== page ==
Tuesday, 17 March 2020

Making makataan jam

Makataan? As an English-speaking South African, I had never heard of 'makataan'. This hefty fruit is a 'wild melon' - one of 1000 varieties of watermelon. It is similar in size to a large watermelon but the inside is white / very pale green. The taste of the raw fruit is bland - not much flavour although you can tell it is of the melon family.

I processed the makataan that I received at night so I didn't take any photos. This image from herbgarden.co.za
The makataan ended up with me after being bumped down the line. I was the one to say, "Ok, I'll make the jam" - and this was before I'd seen the fruit!

The preparation of makataan jam is quite laborious, from chopping up the fruit to soaking in slaked lime, rinsing, blanching, syrup making, boiling and bottling. I found recipes online and did a bit of this and that.

It took me a while to chop the fruit. The part used for the preserve is the pith - the equivalent of the pale section of a watermelon. The peel and seed part is discarded - these went straight into my YOLO Compost Tumbler. Many recipes use big chunks. I went with smaller cubes (approx 1cm).

The first part involves soaking the fruit pieces in a solution of slaked lime, which can be purchased from a pharmacy as a powder. Calcium hydroxide is a preservative that can clarify raw juice and is used in the pickling of cucumbers. I'm not sure, but in the making of this jam I think it contributes to keeping the fruit crunchy.

After soaking overnight, I left the fruit to rinse in clean water for a few hours before blanching the cubes in boiling water. This is done in batches and took a long time to work through. I had the company of my friend Sylvi for this stage (she was tasked with grating ginger too and making the syrup).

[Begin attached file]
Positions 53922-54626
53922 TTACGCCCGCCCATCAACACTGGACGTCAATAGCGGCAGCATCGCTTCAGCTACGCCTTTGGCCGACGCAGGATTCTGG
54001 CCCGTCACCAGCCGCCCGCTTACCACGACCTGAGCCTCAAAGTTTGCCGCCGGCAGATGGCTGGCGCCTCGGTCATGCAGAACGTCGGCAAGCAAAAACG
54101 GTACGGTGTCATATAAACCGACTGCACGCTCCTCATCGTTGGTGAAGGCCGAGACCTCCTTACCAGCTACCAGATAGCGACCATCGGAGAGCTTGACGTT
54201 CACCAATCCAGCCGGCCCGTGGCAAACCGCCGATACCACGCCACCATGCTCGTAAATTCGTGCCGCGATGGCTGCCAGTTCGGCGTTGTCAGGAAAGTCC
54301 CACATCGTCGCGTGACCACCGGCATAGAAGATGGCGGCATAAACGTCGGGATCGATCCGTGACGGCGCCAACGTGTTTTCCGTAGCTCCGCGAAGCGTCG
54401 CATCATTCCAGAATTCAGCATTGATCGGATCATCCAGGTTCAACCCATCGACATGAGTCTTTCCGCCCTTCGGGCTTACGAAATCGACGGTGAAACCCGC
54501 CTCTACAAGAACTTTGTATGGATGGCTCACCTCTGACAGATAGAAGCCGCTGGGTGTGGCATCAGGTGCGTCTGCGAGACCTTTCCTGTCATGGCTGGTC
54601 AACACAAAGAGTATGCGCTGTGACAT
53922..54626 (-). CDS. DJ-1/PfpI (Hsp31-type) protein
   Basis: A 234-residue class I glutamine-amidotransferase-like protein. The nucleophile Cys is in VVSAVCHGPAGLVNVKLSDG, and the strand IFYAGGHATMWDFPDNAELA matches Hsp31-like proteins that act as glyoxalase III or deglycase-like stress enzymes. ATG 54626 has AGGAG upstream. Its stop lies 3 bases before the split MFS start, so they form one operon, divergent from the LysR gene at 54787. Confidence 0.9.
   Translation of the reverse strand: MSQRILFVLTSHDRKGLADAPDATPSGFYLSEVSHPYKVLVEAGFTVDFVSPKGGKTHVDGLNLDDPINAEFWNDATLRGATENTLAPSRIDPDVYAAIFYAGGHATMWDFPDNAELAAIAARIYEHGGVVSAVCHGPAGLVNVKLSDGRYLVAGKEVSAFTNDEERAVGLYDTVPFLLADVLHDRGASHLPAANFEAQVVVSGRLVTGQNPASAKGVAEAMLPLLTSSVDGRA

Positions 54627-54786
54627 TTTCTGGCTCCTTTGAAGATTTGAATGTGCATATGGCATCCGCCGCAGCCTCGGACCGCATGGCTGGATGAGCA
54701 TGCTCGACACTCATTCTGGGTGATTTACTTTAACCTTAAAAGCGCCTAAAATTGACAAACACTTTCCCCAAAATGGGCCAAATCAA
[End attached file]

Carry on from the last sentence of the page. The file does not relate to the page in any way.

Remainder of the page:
The colour of the blanched cubes was amazing. The pieces looked whitish when pulled from the water but within seconds started turning this amazing translucent lime colour.

Raw fruit on the left and blanched cubes on the right.
While the cubes were being blanched, we started on the syrup -  a general sugar-water mix. We put grated ginger and lemon slices into a muslin bag to boil in the syrup - the juice from these went directly into the syrup. The only error we made was not putting in enough lemon juice - the pectin is needed to thicken the syrup.

With the syrup boiling, we added the fruit and left to boil for about an hour before bottling in sterilised jars.

The verdict - from a culinary lass who knows her makataan - is that our jam is superb. The fruit is crunchy with great texture and the taste is deliciously gingery. It is very tasty drizzled over vanilla icecream.


We made 13 jars, almost all of them have gone to new homes. I would definitely make it again.

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